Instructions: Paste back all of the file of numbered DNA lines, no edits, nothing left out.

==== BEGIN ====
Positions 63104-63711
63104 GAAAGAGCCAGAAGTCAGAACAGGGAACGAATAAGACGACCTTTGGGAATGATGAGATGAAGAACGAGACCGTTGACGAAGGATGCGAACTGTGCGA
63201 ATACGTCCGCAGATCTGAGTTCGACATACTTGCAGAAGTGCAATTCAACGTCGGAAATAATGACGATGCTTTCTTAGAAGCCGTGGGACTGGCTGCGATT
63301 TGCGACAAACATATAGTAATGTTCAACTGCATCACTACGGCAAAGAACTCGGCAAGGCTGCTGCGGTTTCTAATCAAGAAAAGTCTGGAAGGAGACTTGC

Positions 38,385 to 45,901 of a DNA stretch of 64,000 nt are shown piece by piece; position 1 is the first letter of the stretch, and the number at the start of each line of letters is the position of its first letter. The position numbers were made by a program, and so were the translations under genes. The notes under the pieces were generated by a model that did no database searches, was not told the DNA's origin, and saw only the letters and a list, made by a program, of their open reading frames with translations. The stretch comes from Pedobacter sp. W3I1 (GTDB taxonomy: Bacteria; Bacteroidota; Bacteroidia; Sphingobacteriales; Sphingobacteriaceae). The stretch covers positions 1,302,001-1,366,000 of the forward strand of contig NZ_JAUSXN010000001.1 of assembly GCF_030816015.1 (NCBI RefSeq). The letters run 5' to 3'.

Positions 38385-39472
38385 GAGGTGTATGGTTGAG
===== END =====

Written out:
Positions 63104-63711
63104 GAAAGAGCCAGAAGTCAGAACAGGGAACGAATAAGACGACCTTTGGGAATGATGAGATGAAGAACGAGACCGTTGACGAAGGATGCGAACTGTGCGA
63201 ATACGTCCGCAGATCTGAGTTCGACATACTTGCAGAAGTGCAATTCAACGTCGGAAATAATGACGATGCTTTCTTAGAAGCCGTGGGACTGGCTGCGATT
63301 TGCGACAAACATATAGTAATGTTCAACTGCATCACTACGGCAAAGAACTCGGCAAGGCTGCTGCGGTTTCTAATCAAGAAAAGTCTGGAAGGAGACTTGC

Positions 38,385 to 45,901 of a DNA stretch of 64,000 nt are shown piece by piece; position 1 is the first letter of the stretch, and the number at the start of each line of letters is the position of its first letter. The position numbers were made by a program, and so were the translations under genes. The notes under the pieces were generated by a model that did no database searches, was not told the DNA's origin, and saw only the letters and a list, made by a program, of their open reading frames with translations. The stretch comes from Pedobacter sp. W3I1 (GTDB taxonomy: Bacteria; Bacteroidota; Bacteroidia; Sphingobacteriales; Sphingobacteriaceae). The stretch covers positions 1,302,001-1,366,000 of the forward strand of contig NZ_JAUSXN010000001.1 of assembly GCF_030816015.1 (NCBI RefSeq). The letters run 5' to 3'.

Positions 38385-39472
38385 GAGGTGTATGGTTGAG